Hybridization of PARV4 mRNAs with the Cap probe (nt 3,841-5,200) detected four major bands (, lane 3), which were putatively NS1a-encoding R1a mRNA (~4.0 kb), NS1b-encoding R1b mRNA (~5.0 kb), VP1-encoding R3 mRNA (~3.2 kb), and VP2-encoding R4 and R5 mRNAs (~2.0 kb). The putative NS2-encoding R2 mRNA (~2.4 kb) had a much lower expression level and was not clearly visualized in either lane 2, where the NS probe (nt 283-560) was supposed to detect the R2 mRNA, or in lane 3, where the Cap probe was used, in . The NS probe was included to detect all transcripts generated from the P6 promoter; however, this probe only revealed a single major band, the R1a mRNA at ~4.0 kb. There were two smear areas above and below the R1a band, which potentially correspond to the R1b mRNA at ~5.0 kb and R2 (R2a+R2b) mRNAs at ~2.4 kb, respectively (, lane 2).
Analysis with the PARV4 genome probe (NSCap) showed an overall RNA profile generated from transfection of p5TRPARV4 (, lane 4). Five major species of mRNA transcripts were observed, which were consistent in size with those detected when using the Cap probe and predicted to encode NS1 (R1a and R1b), VP1 (R3), and VP2 (R4 and R5). The R4/R5 mRNAs were the most abundant transcripts and constituted ~80% of the total viral mRNAs.
Accordingly, we generated a genetic map of PARV4 as a summary of the results obtained from 5’/3’ RACE, RT-PCR, RPA, and Northern blot analyses (). The five major PARV4 mRNA transcripts and two minor transcripts (R2a and R2b) are depicted with their respective sizes, abundance by percentage, and encoded proteins.
Expression strategy of PARV4 proteins
We next examined protein expression of PARV4 by transfecting. To determine whether the NS1a or NS1b protein is expressed after transfection of p5TRPARV4 and pSKPARV4 in 293 cells, we expressed NS1a and NS1b individually as size controls (, lanes 5&6). We found that NS1a was clearly detected, but not NS1b, in both p5TRPARV4- and pSKPARV4-transfected cells (, lanes 2&4). The bands of both NS1a were slightly lower than the one as the size control, which are likely due to the uneven migrations of NS1a in each lane (). Although the predicted size of the NS1a protein is 66 kDa (), it appeared larger than 72 kDa (~80 kDa) in the blot, which was likely due to a modification of the NS1 protein (e.g., phosphorylation) (Nuesch et al., 1998
Western blot analysis of PARV4 proteins
The anti-N-NS1 antibody used for Western blot was produced against the N-terminus (aa 27-44) of the NS1 protein (), which is potentially able to detect both NS1 and NS2 proteins. However, we did not detect specific bands around 7 kDa, which should have corresponded to the putative NS2 protein, using a high percentage (15%) PAGE gel (data not shown). These results indicated that the NS2 protein is likely expressed at a very low level.
Using the anti-C-VP2 antibody raised against the C-terminus (aa 500-552) of the VP2 protein, we detected a major band at a molecular weight of ~65 kDa, which corresponded to the VP2 protein, in both p5TRPARV4 and pSKPARV4-transfected cells (, lanes 2&4). Notably, VP1, which has a predicted molecular weight of 101 kDa, was not detected. However, we observed a minor band around 90 kDa above the VP2 band, which could be the VP1 protein translated from the second AUG (nt 2531) or the third AUG (nt 2678) on the VP1-encoding R3 mRNA (). However, it is also possible that the band of ~90 kDa was a cleaved product of the VP1 protein of 101 kDa, since the capsid proteins of other parvoviruses have been reported to be cleaved (Farr et al., 2006
; Cheng et al., 2009
Both the PARV4 NS1a and NS1b proteins induce cell cycle arrest at G2/M phase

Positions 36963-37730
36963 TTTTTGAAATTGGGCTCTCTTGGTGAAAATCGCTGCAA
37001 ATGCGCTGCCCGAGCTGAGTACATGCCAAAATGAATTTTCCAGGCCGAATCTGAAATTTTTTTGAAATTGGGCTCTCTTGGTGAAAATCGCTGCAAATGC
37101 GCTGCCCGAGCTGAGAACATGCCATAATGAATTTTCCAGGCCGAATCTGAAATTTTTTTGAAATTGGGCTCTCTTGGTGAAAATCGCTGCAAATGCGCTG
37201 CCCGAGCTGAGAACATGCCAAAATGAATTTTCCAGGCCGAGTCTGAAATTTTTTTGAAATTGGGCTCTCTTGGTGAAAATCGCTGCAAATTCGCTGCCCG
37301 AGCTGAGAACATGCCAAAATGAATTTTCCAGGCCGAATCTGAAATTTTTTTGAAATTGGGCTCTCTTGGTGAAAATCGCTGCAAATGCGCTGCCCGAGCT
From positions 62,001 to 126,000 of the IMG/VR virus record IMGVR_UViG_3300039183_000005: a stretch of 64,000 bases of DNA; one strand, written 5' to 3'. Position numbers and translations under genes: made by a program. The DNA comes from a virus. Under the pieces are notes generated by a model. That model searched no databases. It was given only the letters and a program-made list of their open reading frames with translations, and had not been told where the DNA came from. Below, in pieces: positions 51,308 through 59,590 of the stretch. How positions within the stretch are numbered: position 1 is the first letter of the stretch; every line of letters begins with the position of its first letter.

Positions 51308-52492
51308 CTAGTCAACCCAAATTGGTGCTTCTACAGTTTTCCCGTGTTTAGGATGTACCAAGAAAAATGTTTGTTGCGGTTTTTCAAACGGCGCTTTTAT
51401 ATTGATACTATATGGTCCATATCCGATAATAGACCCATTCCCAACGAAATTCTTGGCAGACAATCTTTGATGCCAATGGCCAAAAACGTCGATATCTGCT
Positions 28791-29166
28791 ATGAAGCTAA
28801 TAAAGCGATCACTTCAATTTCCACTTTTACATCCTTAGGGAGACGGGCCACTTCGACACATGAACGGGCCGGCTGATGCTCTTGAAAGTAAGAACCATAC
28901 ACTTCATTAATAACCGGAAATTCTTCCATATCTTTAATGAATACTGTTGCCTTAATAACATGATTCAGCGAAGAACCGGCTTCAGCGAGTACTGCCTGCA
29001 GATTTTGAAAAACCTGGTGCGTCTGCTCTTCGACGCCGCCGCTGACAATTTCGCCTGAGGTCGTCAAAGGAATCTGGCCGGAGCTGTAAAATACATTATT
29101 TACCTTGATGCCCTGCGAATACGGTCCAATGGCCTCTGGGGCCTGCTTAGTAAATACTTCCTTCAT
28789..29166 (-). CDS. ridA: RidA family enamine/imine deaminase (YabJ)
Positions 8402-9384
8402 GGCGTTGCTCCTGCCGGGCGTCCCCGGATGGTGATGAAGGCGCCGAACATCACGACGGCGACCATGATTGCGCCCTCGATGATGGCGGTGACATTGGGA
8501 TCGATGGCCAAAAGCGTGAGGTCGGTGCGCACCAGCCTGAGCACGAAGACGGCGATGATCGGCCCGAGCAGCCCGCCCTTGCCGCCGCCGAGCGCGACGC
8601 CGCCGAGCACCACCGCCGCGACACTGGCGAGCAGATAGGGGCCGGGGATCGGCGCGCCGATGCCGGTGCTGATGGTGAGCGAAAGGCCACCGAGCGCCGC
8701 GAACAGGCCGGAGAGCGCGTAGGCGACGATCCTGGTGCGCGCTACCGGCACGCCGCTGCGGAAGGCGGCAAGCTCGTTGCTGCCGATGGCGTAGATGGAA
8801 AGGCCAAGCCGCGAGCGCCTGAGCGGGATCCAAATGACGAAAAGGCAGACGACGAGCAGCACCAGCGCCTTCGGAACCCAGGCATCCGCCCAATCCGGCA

As shown in other genera of parvoviruses, the large nonstructural protein NS1 or Rep78 protein is able to induce cell cycle arrest (Chen and Qiu, 2010
), which is also a hallmark of B19V infection of primary erythroid progenitor cells (Wan et al., 2010
). Since PARV4 was previously detected in human bone marrow (Manning et al., 2007
; Longhi et al., 2007
), we examined the effect of PARV4 NS1 on the cell cycle progression of CD34+
HSCs. We first performed a sequence alignment among PARV4 NS1, B19V NS1, and AAV2 Rep78 proteins (). Highly conserved regions were identified in the helicase motifs (the four sites of Walker boxes, A, B, B’ and C sites (Jindal et al., 1994
; Walker et al., 1997
; Momoeda et al., 1994
)). Therefore, we introduced mutations in boxes A and B of both NS1a and NS1b to explore the potential role of the helicase motifs of NS1 in disturbing cell cycle progression.
The helicase motifs of the PARV4 NS1 are responsible for G2/M arrest induced by PARV4 NS1 protein
We transduced lentiviruses in CD34+
HSCs in order to express NS1a and NS1b. At 48 hrs post-transduction, we analyzed the cell cycle progression using flow cytometry. As shown in , an obvious G2/M arrest (p
< 0.01) was observed in both NS1a and NS1b-expressing CD34+
HSCs compared to RFP-expressing cells. Notably, both NS1a(mA+B) and NS1b(mA+B), which bear the mutations in boxes A+B, significantly rescued the G2/M arrest (p
< 0.01, ). The expression levels of NS1a, NS1b and their mutants in transduced cells were quantified at similar levels as shown with mean fluorescence intensity in . These results demonstrated that the PARV4 NS1a/b proteins are capable of inducing a G2/M arrest in NS1-expressing cells. Thus, these data reveal a remarkable feature of the PARV4 NS1, which is similar to that seen with B19V infection of primary erythroid progenitor cells (Wan et al., 2010
) and clearly involves the predicted helicase motifs.
The PARV4 VP1 unique region does not exhibit phospholipase A2-like activity in vitro
The VP1 unique region (VP1u) of parvoviruses functions like PLA2
with conserved motifs, which is critical for virus infection (Zadori et al., 2001
). We first aligned the PARV4 VP1u with that of B19V, and identified conserved PLA2
motifs (). To examine the PLA2
-like activity of the PARV4 VP1u, three forms of VP1u (1M-VP1u, 52M-VP1u, and 101M-VP1u) were purified (), which originated from three different methionines of the putative VP1u. This approach was taken because we had not determined the start AUG for translation of PARV4 VP1. Purified B19V VP1u and GST proteins were used as positive and negative controls, respectively. As seen in , both B19V VP1u and bee venom exhibited significant PLA2
-like activity (Dorsch et al., 2002
); however, none of the PARV4 VP1u proteins possessed PLA2
-like function in vitro
, implying that either the PARV4 VP1u requires a structural conformation for PLA2
-like activity or PLA2
-like activity is not required for PARV4 infection.
The PARV4 VP1 unique region does not exhibit phospholipase A2-like activity in vitro